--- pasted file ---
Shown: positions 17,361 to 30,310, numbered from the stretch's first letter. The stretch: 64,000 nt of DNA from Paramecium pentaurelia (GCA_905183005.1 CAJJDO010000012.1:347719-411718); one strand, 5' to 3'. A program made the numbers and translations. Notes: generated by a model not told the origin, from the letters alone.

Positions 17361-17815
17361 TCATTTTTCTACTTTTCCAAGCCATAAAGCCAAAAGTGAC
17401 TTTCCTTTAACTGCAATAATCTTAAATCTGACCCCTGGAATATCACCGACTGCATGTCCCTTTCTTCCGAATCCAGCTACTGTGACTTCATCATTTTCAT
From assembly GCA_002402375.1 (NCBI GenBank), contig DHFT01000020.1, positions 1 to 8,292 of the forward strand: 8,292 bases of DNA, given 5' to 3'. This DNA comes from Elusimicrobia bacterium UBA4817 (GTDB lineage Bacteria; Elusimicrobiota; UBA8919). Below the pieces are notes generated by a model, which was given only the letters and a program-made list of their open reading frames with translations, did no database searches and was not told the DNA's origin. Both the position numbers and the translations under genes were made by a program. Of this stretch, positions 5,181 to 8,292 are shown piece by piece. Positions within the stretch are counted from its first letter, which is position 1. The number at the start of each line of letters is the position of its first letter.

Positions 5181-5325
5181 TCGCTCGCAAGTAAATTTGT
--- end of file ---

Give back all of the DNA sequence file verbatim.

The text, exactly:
Shown: positions 17,361 to 30,310, numbered from the stretch's first letter. The stretch: 64,000 nt of DNA from Paramecium pentaurelia (GCA_905183005.1 CAJJDO010000012.1:347719-411718); one strand, 5' to 3'. A program made the numbers and translations. Notes: generated by a model not told the origin, from the letters alone.

Positions 17361-17815
17361 TCATTTTTCTACTTTTCCAAGCCATAAAGCCAAAAGTGAC
17401 TTTCCTTTAACTGCAATAATCTTAAATCTGACCCCTGGAATATCACCGACTGCATGTCCCTTTCTTCCGAATCCAGCTACTGTGACTTCATCATTTTCAT
From assembly GCA_002402375.1 (NCBI GenBank), contig DHFT01000020.1, positions 1 to 8,292 of the forward strand: 8,292 bases of DNA, given 5' to 3'. This DNA comes from Elusimicrobia bacterium UBA4817 (GTDB lineage Bacteria; Elusimicrobiota; UBA8919). Below the pieces are notes generated by a model, which was given only the letters and a program-made list of their open reading frames with translations, did no database searches and was not told the DNA's origin. Both the position numbers and the translations under genes were made by a program. Of this stretch, positions 5,181 to 8,292 are shown piece by piece. Positions within the stretch are counted from its first letter, which is position 1. The number at the start of each line of letters is the position of its first letter.

Positions 5181-5325
5181 TCGCTCGCAAGTAAATTTGT